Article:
How to Treat Lupus
When you have Lupus or any auto-immune disorder, you have choices for treatment. You can visit a doctor, multiple doctors is the most likely scenario, or you can forgo the prescriptions and treat yourself.
Earlier this year I found out that I have – unofficially because the diagnosis didn't come from a rheumatologist – Lupus. Systemic lupus erythematosus is an auto-immune disease that attacks pretty much everything in your body. Females are far more likely to develop this disease, though there are men that suffer as well. There is another form of Lupus, Discoid Lupus, that affects the skin. In this article, Lupus refers to SLE, not Discoid.
I researched medications for this and another auto-immune disorder I have, Rheumatoid arthritis (RA). When all of my symptoms began, I thought I 'just' had RA due to the pain and swelling of my knuckles in first one, then the other hand. I had most of the classic RA symptoms, then the funny stuff started.
With RA you can have Lupus-like symptoms and with Lupus you can have RA-like symptoms. Confusing, much? Yeah, that's what I thought. The fun part begins when you begin having crazy symptoms that are unlike anything you've seen before.
For example, I'm one of those people that have a high pain tolerance and push myself regularly past the point of exhaustion. The day I was so fatigued that I could barely drag myself out of bed or even lift my fingers to type – I knew it was time to go to the emergency room. Most of the day and a ton of blood tests later, I was informed that I had not only RA, but it looked like a case of Lupus. The doctor had experience with the disease, plus there is a history of it in my family that I wasn't aware of until speaking with my grandmother. The doctor gave me strict orders to “get to a rheumatologist ASAP”, but a move to the country prevented that.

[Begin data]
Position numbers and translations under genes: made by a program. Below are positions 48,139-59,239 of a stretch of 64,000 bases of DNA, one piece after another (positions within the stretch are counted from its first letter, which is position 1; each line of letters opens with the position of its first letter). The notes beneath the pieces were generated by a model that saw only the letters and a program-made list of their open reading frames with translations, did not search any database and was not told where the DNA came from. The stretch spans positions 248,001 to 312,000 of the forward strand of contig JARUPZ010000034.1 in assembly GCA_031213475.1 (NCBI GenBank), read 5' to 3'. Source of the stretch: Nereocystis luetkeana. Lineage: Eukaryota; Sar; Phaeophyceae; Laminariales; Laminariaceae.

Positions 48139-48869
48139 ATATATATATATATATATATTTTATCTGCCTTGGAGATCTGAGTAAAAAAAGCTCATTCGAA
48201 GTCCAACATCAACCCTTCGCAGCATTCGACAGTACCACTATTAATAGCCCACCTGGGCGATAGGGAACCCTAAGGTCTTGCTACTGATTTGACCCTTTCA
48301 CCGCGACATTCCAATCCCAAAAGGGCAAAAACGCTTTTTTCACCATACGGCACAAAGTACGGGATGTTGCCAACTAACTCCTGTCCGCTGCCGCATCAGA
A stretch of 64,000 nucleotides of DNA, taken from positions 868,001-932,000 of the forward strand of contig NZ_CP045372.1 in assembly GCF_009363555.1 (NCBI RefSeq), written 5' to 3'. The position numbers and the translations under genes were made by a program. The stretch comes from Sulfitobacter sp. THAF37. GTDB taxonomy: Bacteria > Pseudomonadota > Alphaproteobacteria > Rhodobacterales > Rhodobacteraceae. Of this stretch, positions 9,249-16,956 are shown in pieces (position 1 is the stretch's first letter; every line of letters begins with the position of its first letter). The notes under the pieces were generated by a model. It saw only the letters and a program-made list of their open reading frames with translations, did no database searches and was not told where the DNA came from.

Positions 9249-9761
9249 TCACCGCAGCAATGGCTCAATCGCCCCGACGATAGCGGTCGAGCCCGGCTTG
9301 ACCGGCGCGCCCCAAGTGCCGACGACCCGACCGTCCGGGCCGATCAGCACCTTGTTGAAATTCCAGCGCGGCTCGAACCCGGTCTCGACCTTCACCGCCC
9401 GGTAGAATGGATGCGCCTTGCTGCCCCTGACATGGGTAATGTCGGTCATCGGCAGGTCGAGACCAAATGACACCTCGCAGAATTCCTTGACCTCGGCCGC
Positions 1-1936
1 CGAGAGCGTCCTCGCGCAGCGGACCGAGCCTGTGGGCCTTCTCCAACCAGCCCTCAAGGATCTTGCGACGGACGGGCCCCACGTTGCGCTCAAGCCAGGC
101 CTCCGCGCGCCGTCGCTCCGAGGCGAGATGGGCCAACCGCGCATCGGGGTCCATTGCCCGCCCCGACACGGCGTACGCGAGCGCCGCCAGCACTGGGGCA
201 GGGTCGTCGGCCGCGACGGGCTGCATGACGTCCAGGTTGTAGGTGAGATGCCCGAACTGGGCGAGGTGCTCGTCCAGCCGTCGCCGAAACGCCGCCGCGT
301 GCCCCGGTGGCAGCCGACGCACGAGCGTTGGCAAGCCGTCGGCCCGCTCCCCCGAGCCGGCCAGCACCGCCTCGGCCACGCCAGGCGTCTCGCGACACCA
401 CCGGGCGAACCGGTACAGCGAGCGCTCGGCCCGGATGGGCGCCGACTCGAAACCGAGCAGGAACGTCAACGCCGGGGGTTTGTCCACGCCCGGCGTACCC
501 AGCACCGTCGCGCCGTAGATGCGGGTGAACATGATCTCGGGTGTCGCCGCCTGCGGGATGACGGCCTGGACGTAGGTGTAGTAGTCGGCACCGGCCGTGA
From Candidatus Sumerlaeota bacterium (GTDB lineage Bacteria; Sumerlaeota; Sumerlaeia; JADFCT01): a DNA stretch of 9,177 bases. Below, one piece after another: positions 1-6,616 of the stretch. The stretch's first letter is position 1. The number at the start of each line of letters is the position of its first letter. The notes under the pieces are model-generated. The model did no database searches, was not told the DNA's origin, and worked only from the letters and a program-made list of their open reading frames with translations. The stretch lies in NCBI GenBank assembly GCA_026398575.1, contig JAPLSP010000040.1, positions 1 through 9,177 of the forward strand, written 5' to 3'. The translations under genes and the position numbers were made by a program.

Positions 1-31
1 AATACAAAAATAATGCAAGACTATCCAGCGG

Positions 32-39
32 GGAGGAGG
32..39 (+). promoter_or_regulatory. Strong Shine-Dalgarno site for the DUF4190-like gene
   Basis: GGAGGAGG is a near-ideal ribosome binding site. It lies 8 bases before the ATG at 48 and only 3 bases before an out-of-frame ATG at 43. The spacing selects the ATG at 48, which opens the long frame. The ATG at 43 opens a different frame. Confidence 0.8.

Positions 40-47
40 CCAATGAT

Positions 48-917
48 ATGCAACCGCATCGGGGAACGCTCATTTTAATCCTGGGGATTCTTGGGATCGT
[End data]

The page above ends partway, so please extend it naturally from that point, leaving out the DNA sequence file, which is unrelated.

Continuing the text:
Currently, there are many drugs that are used to treat Lupus. Most are used to reduce pain, reduce other symptoms, and try to prevent flares. Until I need strong intervention, I chose to take a more natural route.
Here's What I Do
B Vitamin Complex – this combination of B vitamins supports a number of functions in the body. Deficiency in any of the B vitamins can cause serious problems in the body. People suffering from Lupus should invest in a good B vitamin complex. I prefer mine in liquid form, it absorbs better than pills or capsules.
Each of the B vitamins are important, but for those of us with this disease, four are essential when treating Lupus symptoms. B2 can help reduce our sensitivity to sunlight, B6 can help manage depression and dermatitis, and B12 is amazing when fighting fatigue. Don't forget B3 – niacin – which will help with 'Lupus fog', mental confusion and forgetfulness.
Potassium- This supplement can help reduce heart palpitations. Be careful, as lowered kidney function can cause high potassium levels. Until you know that you have low or high levels, do not take supplements. Eating a banana a day can keep your levels near normal.
Magnesium – This mineral is important for your teeth. While it helps other functions, when you have Lupus your oral health suffers. I'm working on losing my second tooth, wooo fun! Take a good multi-vitamin that has magnesium or try a single magnesium supplement.
Calcium – Bones and teeth. Women are already susceptible to bone loss, Lupus helps that along. Don't skimp on the calcium.